There’s a passage in Willy Russell’s wonderful novel, The Wrong Boy, which could almost be funny — except, wisely, Russell doesn’t play it for laughs. The book chronicles a childhood blighted by adult misunderstanding, and describes an instance of it in which zealous ‘educationalists’ observe that the Boy’s artwork is harshly, relentlessly black: echo and evidence, all agree, of a darkness in the child’s soul.
The truth, had the evangelical minds been open to it, was both simpler and easier to mend. The Boy was a shrimp of a kid, easily elbowed aside. So when the school crayons were put out, the coloured ones were promptly snaffled, leaving him with the last in the box: the black pencil. If the staff had looked, they would have seen — but they would not look, not they, determined to seek only what they chose to find.
I thought of the Boy again last week, when a three-year study of Europe’s mental health concluded with a recommendation that all children should be professionally screened for ‘anxiety disorders’, the better to direct them, perhaps pre-emptively, towards ‘effective treatment’; after all, says the report’s lead author, Professor Hans Ulrich Witten, we routinely do dental check-ups — so, ‘Why not?’
Professor, it is truly hard to know where to begin, especially in the face of so casual a conflation; as if the identification of potential psychosis is no more open to conflicting interpretation than that of a cavity in a milk tooth. There is, in fact, only one similarity between them: just as a dentist is only paid to fill a tooth once he has sight of a hole, so it is in the greater financial interest, of therapists various, to note only the black drawing and not the absence of coloured crayons.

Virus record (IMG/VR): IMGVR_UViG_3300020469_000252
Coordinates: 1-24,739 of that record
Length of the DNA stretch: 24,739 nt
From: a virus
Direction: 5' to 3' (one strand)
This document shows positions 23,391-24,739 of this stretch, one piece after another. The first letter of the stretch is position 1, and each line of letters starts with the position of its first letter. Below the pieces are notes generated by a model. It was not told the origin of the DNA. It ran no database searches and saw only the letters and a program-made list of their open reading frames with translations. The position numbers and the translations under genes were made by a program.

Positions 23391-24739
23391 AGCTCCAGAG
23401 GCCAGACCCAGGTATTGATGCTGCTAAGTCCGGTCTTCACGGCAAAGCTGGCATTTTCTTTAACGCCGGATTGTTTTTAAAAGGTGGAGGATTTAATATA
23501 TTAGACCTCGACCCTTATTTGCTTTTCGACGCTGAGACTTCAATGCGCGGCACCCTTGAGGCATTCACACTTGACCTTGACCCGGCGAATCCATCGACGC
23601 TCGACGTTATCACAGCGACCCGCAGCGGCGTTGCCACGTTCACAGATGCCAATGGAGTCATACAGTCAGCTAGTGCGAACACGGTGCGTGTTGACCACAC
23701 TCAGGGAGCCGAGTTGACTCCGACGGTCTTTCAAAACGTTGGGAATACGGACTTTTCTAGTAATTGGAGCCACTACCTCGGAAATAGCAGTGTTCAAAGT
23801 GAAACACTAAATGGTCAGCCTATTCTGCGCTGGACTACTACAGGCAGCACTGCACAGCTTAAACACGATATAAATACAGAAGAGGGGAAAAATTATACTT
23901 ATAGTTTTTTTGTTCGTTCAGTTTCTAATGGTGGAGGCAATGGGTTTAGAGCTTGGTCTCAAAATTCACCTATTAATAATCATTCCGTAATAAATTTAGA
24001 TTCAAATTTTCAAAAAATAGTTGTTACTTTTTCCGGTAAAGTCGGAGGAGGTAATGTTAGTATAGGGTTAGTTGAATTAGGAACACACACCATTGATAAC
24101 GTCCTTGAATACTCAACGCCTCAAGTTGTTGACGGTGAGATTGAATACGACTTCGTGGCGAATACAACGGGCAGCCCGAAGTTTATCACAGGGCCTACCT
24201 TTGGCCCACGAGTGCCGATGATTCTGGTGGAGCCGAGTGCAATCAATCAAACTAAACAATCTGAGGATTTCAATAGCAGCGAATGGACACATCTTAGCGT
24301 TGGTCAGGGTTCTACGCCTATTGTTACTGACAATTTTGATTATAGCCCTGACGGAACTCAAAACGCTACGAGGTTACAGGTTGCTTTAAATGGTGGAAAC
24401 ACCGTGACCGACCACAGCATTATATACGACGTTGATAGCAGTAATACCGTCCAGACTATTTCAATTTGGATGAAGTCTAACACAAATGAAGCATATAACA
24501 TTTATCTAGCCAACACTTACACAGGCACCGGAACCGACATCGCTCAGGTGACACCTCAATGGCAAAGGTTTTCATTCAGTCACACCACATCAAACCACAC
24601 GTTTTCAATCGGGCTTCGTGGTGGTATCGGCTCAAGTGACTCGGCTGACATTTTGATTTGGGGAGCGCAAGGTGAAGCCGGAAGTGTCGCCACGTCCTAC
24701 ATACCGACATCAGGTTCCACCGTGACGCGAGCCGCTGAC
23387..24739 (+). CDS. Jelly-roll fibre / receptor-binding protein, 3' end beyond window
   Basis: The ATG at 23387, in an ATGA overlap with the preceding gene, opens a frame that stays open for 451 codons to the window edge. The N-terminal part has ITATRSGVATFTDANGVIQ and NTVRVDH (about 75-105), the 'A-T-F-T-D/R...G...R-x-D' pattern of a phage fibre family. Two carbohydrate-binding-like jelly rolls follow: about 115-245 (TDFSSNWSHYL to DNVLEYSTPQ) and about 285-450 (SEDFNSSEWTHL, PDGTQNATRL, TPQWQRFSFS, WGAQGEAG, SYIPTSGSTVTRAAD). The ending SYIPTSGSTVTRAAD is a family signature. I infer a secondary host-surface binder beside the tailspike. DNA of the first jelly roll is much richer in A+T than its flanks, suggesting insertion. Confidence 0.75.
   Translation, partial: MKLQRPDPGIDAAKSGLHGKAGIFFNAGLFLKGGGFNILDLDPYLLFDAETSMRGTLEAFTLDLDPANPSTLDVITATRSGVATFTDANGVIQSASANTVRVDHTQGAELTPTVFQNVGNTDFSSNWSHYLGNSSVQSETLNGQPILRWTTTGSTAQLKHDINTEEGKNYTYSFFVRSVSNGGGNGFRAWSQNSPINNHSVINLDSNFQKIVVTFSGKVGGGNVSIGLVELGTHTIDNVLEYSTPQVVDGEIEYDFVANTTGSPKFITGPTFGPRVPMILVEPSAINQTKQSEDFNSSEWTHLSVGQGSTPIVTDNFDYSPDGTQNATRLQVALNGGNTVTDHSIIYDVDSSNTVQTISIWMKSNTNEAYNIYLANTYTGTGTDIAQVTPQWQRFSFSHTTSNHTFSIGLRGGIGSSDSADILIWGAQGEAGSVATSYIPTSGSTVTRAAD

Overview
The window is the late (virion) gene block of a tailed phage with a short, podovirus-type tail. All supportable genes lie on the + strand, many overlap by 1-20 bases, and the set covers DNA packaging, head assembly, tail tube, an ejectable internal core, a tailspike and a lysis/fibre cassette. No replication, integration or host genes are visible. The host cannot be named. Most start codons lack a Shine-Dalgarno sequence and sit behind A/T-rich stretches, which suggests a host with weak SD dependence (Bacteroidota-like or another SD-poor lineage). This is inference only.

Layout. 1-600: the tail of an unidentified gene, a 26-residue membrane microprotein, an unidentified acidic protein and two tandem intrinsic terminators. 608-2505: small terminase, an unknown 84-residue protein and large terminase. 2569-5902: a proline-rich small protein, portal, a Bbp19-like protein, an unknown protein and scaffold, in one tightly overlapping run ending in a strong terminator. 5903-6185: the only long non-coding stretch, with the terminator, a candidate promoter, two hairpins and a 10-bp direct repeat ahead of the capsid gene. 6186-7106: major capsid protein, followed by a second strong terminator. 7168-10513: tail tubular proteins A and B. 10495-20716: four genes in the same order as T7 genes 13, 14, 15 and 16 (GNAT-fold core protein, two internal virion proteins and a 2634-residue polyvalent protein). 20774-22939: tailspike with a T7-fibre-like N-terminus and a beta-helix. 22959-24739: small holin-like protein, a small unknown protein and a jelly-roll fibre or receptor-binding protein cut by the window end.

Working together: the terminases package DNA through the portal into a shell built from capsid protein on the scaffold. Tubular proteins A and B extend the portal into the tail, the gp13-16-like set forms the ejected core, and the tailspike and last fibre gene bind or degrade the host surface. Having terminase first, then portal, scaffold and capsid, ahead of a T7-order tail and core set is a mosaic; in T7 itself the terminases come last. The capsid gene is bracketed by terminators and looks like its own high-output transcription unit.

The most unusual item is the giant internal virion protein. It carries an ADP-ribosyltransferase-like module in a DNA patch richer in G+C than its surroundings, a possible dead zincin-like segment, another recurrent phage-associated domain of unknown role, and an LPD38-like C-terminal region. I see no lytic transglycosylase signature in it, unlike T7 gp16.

Beyond that, the difference is chasmic. There is every good cause to believe that a niggling tooth needs fixing, the pain being a generally reliable indication of pathology. There is not — in spite of the persuasion of altogether too many in Witten’s trade — good cause to believe that emotional pain is necessarily ‘fixable’ or, no matter how glib the sell, any indication of pathology whatsoever.
This isn’t, obviously, to deny the existence of mental disorder; for some, it exists, for many it is painful, for a few it is fatal. None the less, to go rootling around in every unhappy, half-formed head, looking for what hurts then seductively promising ‘treatment’ and ‘cure’ is, as evidenced by the vocabulary itself, to risk medicalising perfectly normal human emotion. Already we have the social tedium of adults who pepper conversation with the wisdom of their therapist or counsellor and the merits of this happy pill or that; fine, I suppose, if they enjoy their self-indulgence and I don’t have to listen. But it is another thing altogether to inflict this nonsense, as a matter of routine, upon children who would be far better served by being told that, yeah, sometimes, life sucks.
Exams loom that feel like life or death? There’s nothing medical about the sick you feel; it’s the reasonable anxiety that you will come to expect when pressure is high. Oh, and by the way: that cool kid, the one with the couldn’t-care-less scowl in the schoolyard? He didn’t sleep last night, either.